U.S. ARMY TO ASSESS CAPABILITIES AT FORT DIX EVENT
By Edric Thompson
11 Apr 12. The U.S. Army will assess capabilities and emerging C4ISR technologies as part of its efforts to shape the future network when its annual integrated capabilities event begins at Fort Dix, N.J., April 16.
Product Director Command, Control, Communications, Computers, Intelligence, Surveillance, Reconnaissance & Network Modernization’s Event 2012 will focus on the future network — near-term and several years out. Findings will be provided to senior leaders so they can make informed decisions in regards to shaping the Army’s future force and network, officials said.
“Network modernization is an Army priority. Each year our goal is to stand up a fully integrated and instrumented architecture that provides quantifiable data regarding the technical performance of a system-of-systems network that leverages C4ISR capabilities across the spectrum,” said Product Director Lt. Col. Quentin L. Smith, PD C4ISR & Network Modernization.
The event, which provides an opportunity for stakeholders from across the DOD to integrate and exercise future force capabilities, will also inform efforts to accelerate and recapitalize C4ISR technologies into the current force, thus supporting the Agile acquisition process.
“We help articulate the operational ‘so what’ of a provider’s technology early in the process: where does it plug in, does it have potential, or does the technology provider need to go back to the drawing board to flush some things out, whether that’s back at his lab or by collaborating with us,” Smith said. “This is a non-attribution environment, not a pass/fail test; we’re here to work things out collaboratively.”
E12, scheduled to run April 16 – July 27, will examine the development of an integrated Brigade Combat Team network that utilizes future capabilities outlined by the U.S. Army Training and Doctrine Command, or TRADOC, for 2013-2014. The work will support initiatives to provide actionable intelligence at the squad level and improved situational awareness to dismounted Soldiers.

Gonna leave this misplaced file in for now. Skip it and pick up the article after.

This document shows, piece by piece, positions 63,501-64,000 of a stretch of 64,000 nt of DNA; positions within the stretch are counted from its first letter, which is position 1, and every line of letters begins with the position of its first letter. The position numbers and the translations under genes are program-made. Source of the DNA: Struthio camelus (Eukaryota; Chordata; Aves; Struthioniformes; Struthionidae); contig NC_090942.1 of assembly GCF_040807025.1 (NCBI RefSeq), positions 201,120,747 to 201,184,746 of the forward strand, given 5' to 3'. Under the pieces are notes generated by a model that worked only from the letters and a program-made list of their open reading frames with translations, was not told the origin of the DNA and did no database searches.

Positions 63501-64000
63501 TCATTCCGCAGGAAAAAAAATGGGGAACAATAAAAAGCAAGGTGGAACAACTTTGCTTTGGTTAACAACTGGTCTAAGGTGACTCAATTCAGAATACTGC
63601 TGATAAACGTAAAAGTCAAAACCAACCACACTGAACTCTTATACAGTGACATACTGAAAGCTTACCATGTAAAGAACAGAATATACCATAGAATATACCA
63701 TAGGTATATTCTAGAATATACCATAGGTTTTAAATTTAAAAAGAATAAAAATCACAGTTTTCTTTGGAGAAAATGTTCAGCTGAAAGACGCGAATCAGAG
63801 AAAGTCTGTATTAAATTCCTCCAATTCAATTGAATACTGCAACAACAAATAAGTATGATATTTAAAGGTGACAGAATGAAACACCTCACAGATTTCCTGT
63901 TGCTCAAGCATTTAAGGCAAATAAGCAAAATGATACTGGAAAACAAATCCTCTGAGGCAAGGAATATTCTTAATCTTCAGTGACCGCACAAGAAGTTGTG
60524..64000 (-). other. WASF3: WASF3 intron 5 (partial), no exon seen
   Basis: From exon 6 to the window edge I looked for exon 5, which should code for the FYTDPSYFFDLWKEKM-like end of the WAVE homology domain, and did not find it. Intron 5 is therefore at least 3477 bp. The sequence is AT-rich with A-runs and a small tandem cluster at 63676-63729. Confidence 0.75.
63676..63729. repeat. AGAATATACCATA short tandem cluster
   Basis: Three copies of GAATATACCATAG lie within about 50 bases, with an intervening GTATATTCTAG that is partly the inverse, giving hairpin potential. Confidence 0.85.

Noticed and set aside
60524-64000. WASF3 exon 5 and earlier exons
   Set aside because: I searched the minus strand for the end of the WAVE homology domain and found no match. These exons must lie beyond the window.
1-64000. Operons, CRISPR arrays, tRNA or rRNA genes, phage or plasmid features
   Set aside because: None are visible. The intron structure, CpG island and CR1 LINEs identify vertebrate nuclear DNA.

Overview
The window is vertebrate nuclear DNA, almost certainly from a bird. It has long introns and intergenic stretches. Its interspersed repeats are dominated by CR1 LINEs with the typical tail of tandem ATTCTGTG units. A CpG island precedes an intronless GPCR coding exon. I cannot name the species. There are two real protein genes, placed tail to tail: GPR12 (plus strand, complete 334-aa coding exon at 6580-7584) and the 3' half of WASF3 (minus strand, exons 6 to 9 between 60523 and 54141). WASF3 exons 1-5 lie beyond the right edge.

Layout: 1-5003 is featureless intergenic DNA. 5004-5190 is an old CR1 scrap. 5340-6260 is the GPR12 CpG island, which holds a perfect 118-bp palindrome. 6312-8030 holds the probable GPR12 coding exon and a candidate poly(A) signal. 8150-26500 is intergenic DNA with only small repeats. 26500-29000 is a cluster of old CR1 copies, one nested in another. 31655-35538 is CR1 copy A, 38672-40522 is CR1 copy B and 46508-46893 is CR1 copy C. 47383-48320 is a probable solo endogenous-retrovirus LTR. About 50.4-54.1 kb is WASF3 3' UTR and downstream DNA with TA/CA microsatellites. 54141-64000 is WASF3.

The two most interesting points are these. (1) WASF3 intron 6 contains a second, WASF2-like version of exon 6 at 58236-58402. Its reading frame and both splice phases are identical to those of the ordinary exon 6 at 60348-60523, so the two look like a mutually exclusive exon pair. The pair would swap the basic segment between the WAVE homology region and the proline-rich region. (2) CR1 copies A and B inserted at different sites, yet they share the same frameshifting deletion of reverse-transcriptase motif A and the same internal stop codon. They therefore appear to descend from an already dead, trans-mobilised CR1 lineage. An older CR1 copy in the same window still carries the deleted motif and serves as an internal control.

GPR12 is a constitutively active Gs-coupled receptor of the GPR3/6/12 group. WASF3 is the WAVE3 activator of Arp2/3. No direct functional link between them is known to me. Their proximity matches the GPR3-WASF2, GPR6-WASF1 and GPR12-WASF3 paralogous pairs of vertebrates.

“You don’t just wake up one morning and have a capability. That’s why we are assessing these now to see what works and makes sense at various echelons,” Smith said. “In the past, we’ve grown technologies then introduced them to the Soldier at the back end. If we are to effectively and efficiently shape the Army’s future network, the S&T community at large needs to engage with each other and the Soldier up front, using current and future requirements. And that means testing should be involved as you go through the wickets of engineering a system, from the very beginning to the end.”
E12 critical activities will include handheld and cellular technology at the tactical edge, emerging telemedicine technologies utilizing Current and Future Force network capabilities, radio-based combat ID, the assessment of emerging radio waveforms and the recapitalization of current force technologies such as the Single Channel Ground and Airborne Radio System, or SINCGARS. The design for E12 assessments is based on guidance taken from the Army Science and Technology Master Plan, Army Modernization Plan 2012, Net Enabled Mission Command Initial Capabilities Document, Common Operating Environment Implementation Plan, and capability gaps from TRADOC. This allows PD C4ISR & Network Modernization to better scope the parameters for technology developers seeking to support Army requirements, Smith said.
“Broad requirements result in an abundance of money, and the technology developer can still miss, especially if he throws an existing technology from inventory at a gap. That’s wasting their time and ours. The definitive data needs to be scoped up front so the technology can be tailored to better support the Soldier’s need. If we do that, there is the opportunity to save a lot of money,” Smith said.
Funded by the Office of the Assistant Secretary of the Army for Acquisitio